The Real Cost of the UK’s Monarchy

ORIGINALLY I WAS GOING TO FOCUS on the actual topic of a BBC online article which exposed to further view the tangled web the Duke and Duchess of Sussex have woven for themselves, in this case with regard to the alleged cutting off of Harry from his father’s funding. It looks like it might be a question of dating, but that rather proves the point: how tangled their web of claims and assertions.

However, being part of the modern world, I found myself triggered by one little paragraph in the article:

Accounts for the Sovereign Grant show the monarchy cost the taxpayer £87.5m during 2020-21, an increase of £18.1m on the previous financial year.

How long must we endure this misrepresentation , from the BBC no less (though, of course, the BBC has no longer any claim to objectivity in its reporting).

The monarchy costs the taxpayer nothing at all. Zilch. Nada. Nihil. The Sovereign Grant is paid out of the income of the Crown Estate, which remains the personal property of the sovereign but, since 1760, the revenues from the Estate go to the Treasury and put at the disposal of Parliament. In return for these perpetual revenues, a portion of them is granted to the Royal Family for its maintenance in light of the official duties of the Royal Family and the monarch’s constitutional role.

Last year the net revenues of the Queen’s Crown Estate were £269.3 million. Out of these revenues, earned on the Queen’s personal estate, the Treasury paid out £86.3 million as the Sovereign Grant. So, after having alloted the Royal Family share of it for their maintenance, the Treasury—or the taxpayer as the media like to say—made a net profit from the Queen’s personal estate of £183 million.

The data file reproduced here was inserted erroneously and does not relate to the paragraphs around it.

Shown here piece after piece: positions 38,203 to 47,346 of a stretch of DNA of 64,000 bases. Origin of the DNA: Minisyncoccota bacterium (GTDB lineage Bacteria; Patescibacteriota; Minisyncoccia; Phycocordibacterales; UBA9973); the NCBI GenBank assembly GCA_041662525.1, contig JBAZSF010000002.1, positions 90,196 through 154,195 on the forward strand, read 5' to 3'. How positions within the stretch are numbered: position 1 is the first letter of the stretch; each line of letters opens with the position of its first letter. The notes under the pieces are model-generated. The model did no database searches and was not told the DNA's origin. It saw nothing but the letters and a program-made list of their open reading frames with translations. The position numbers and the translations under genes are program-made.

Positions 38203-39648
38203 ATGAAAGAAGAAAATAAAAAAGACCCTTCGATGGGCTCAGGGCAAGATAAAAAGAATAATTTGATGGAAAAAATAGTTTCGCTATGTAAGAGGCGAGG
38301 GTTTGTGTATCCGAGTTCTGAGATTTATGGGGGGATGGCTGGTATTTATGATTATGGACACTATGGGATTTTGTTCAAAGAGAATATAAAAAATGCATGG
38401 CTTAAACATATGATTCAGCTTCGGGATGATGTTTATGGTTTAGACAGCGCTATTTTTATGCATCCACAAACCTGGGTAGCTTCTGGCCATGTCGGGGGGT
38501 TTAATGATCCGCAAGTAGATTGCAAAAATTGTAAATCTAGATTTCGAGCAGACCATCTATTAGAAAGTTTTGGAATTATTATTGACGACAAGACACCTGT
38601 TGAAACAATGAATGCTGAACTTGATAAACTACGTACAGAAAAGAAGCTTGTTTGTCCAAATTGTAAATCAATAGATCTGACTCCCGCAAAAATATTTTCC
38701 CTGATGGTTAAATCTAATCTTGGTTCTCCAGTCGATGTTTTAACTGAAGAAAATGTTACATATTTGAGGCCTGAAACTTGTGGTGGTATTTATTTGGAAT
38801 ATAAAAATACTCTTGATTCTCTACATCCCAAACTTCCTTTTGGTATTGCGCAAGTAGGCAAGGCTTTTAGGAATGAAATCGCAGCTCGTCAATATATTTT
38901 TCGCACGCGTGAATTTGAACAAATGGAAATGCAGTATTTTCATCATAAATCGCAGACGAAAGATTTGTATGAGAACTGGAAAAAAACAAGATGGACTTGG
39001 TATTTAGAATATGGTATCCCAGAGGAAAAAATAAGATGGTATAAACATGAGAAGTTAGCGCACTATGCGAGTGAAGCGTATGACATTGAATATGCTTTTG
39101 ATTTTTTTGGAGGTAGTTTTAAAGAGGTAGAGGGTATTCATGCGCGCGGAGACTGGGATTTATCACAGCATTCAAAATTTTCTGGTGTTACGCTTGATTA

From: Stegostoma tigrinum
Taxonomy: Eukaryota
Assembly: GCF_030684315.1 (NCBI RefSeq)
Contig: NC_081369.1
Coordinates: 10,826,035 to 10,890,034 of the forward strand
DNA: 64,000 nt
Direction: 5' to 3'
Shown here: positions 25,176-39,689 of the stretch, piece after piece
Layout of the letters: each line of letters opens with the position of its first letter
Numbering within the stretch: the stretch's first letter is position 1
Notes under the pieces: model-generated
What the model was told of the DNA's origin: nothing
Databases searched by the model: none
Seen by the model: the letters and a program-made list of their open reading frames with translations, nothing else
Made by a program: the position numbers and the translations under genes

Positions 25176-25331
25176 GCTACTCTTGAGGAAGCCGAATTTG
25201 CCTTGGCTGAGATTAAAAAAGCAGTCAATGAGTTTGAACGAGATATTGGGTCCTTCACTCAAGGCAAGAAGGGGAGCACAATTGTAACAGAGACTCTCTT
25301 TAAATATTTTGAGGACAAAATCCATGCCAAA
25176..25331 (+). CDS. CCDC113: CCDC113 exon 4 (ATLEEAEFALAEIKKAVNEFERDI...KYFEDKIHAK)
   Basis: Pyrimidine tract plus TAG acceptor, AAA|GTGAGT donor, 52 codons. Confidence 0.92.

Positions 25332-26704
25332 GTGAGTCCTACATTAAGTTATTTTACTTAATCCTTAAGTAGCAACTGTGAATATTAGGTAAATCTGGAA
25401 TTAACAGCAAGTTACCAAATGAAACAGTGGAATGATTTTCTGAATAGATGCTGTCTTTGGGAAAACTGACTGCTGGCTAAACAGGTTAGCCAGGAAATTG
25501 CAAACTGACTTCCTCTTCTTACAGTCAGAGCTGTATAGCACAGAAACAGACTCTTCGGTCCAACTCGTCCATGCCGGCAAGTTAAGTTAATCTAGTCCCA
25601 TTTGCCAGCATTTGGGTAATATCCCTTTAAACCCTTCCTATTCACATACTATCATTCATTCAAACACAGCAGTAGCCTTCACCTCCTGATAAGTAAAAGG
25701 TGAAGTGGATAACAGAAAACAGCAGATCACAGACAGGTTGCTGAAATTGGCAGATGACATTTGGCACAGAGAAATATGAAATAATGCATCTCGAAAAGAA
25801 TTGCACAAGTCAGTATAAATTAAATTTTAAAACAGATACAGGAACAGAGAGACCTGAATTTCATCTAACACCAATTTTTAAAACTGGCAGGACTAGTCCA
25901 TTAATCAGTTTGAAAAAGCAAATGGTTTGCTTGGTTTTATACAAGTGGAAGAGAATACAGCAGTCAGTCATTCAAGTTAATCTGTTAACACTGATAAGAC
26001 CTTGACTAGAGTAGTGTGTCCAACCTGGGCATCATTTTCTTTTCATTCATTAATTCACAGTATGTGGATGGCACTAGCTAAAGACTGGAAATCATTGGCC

Click to enlarge

So, far from the monarchy costing the taxpayer anything, another—and accurate—way of putting it is that the the taxpayer cost the monarchy £183 million. Quite a different picture is painted, is it not?

This is before taking into account the less-easily quantified revenue from tourists who pay money to see and experience the Royal Family and its activities. Nor the money the royals raise as patrons of charities. One estimate is that in the year before Covid, the Royal Family, “contributed an estimated £1.9 billion ($2.7 billion) annually to Britain’s economy pre-pandemic.”

Let us please be clear on this: the Royal Family costs the nation nothing and in fact the monarchy returns the taxpayer a healthy profit of over £2 billion. Whatever arguments one might have against the monarchy and the Royal Family, the financial one is absolutely fallacious. If anything, the Royal Family pays itself for the duties it performs for the nation (ie, not just “the taxpayer”).

Republicans note a further fact: if the monarchy were to be abolished tomorrow, the Queen would retain personal ownership of Crown Estate and its £15 billion in assets, and reclaim the revenues of these. How many tourists might no longer come with their precious foreign currency injection into the national economy? It is abolishing the monarchy that would cost “the taxpayer” money.

So while Harry (age, 36!) might claim that Daddy stopped paying him an allowance earlier than he probably did, this should not be allowed to be distorted into any claim that the taxpayer had been footing the bill for Harry; it is not true.

On duty

That said, now that Harry has decided he does not want to perform the duties of the Royal Family, why should it continue to give him ‘company’ accommodation, titles, allowances and perks? Is it him asserting that his mere membership by birth of the Family entitles him to its privileges, whether he earns them or not?

Ah, the age of entitlement. Yet no one is entitled to say that the monarchy is a financial burden to the nation. It is demonstrably false. Moreover, let’s face it, without the Royals the media would have to dredge even deeper into the gutters of modern culture than they already do to find things to fill their pages; Big Brother, Love Island and paparazzi snaps only go so far.